The Outcome

Missing the looming deadline wasn't an option, so Plan B was unfurled. Rolling up collective sleeves, all involved hunkered down and prepared for something familiar to many tendering professionals: the all-nighter. Content was chopped and changed, graphics dramatically adjusted and numbers crunched, tweaked and triple-checked.

Eventually, a revamp emerged which garnered the CEO's blessing. Every effort had been made to retain the original draft's impact and polish, but it just wasn't the same. With only hours to spare, there was no time to develop innovative pricing options or suggest a non-compliant alternative bid. The high-end paper stock and professional printer we selected were abandoned in favour of an office colour laser. The offer was lodged within an hour of the deadline.

The Lesson Learned
Had our CEO friend been involved at every stage of development, things could have been very different. As the most important (yet undisclosed!) internal stakeholder, his input, direction and decision-making were key to ensuring the tender project remained on the critical path. Without this vital piece of the puzzle, hours of effort were wasted and the end result suffered.

Key decison-makers must be involved in a bid right from the start and, remain engaged! Always ask:

  • "Are ALL key stakeholders involved - even those located remotely?" and,
  • "What's my governance process for ensuring continuous engagement?"

3. People Rarely Buy from Complete Strangers

The Situation

A software company was taking a brave step into new territory. Their development services and lengthy experience seemed to be perfectly aligned with an RFP released by a large local authority. In fact, the Selection Criteria was such a close match, it seemed as if it had been 'written for them', even though neither company had ever worked together.

The Outcome

Evidently, the RFP had been written with someone else in mind. The contract was awarded to a firm that was already providing much smaller services to the authority. Their approach was tried and tested, their interaction with internal stakeholders proven, their staff known to the key decision-makers.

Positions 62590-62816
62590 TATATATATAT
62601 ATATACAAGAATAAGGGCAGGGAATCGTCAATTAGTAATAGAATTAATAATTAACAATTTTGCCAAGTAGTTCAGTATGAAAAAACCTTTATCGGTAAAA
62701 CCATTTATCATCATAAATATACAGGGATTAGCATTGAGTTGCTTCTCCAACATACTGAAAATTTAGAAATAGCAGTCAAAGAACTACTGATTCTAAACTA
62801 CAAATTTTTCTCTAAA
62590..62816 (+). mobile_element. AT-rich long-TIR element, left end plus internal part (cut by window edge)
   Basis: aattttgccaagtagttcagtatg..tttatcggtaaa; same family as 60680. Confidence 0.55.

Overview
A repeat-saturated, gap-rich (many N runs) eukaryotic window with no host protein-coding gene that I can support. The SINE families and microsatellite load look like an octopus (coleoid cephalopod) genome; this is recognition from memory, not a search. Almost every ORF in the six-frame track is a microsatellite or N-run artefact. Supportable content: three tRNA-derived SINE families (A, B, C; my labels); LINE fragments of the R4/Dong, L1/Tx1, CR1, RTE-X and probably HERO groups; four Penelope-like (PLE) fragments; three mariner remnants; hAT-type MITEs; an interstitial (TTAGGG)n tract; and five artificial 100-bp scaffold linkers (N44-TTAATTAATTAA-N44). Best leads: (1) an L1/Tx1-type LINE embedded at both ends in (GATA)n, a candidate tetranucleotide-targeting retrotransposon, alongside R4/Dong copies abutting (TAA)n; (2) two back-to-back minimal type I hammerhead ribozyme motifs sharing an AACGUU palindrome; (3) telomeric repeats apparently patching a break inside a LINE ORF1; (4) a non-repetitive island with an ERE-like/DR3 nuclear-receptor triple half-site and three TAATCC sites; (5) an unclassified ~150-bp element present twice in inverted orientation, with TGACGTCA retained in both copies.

The Lesson Learned

Naturally, our client was disappointed, but not entirely surprised. After all, it is claimed that 80% of contracts are awarded to suppliers who are already known to the buyer. Plans were immediately put in place to improve the company's 'capture strategy' to focus on developing relationships with prospects before they issue RFTs.

The tender response itself wasn't a wasted exercise: the company developed a useful library of information for future bids, and learned a lot about the marketplace. But it could have been so much more.

'Cold-tendering' without a relationship in place is rarely successful. Having a proper capture strategy in place will help turn strangers into potential buyers.

None of these lessons are new; lessons rarely are. Few of them cost much to implement. But, as with so many aspects of the competitive pitching landscape, incremental improvements and adjustments can have an enormous impact on the end result. In Part 2 we will consider three more valuable lessons this financial year has taught us.

mattMatt Milgrom is a senior consultant for Tender Success. He has helped many companies win tenders, proposals and bids, learning plenty of lessons along the way. Contact Matt to ensure your next response is a success.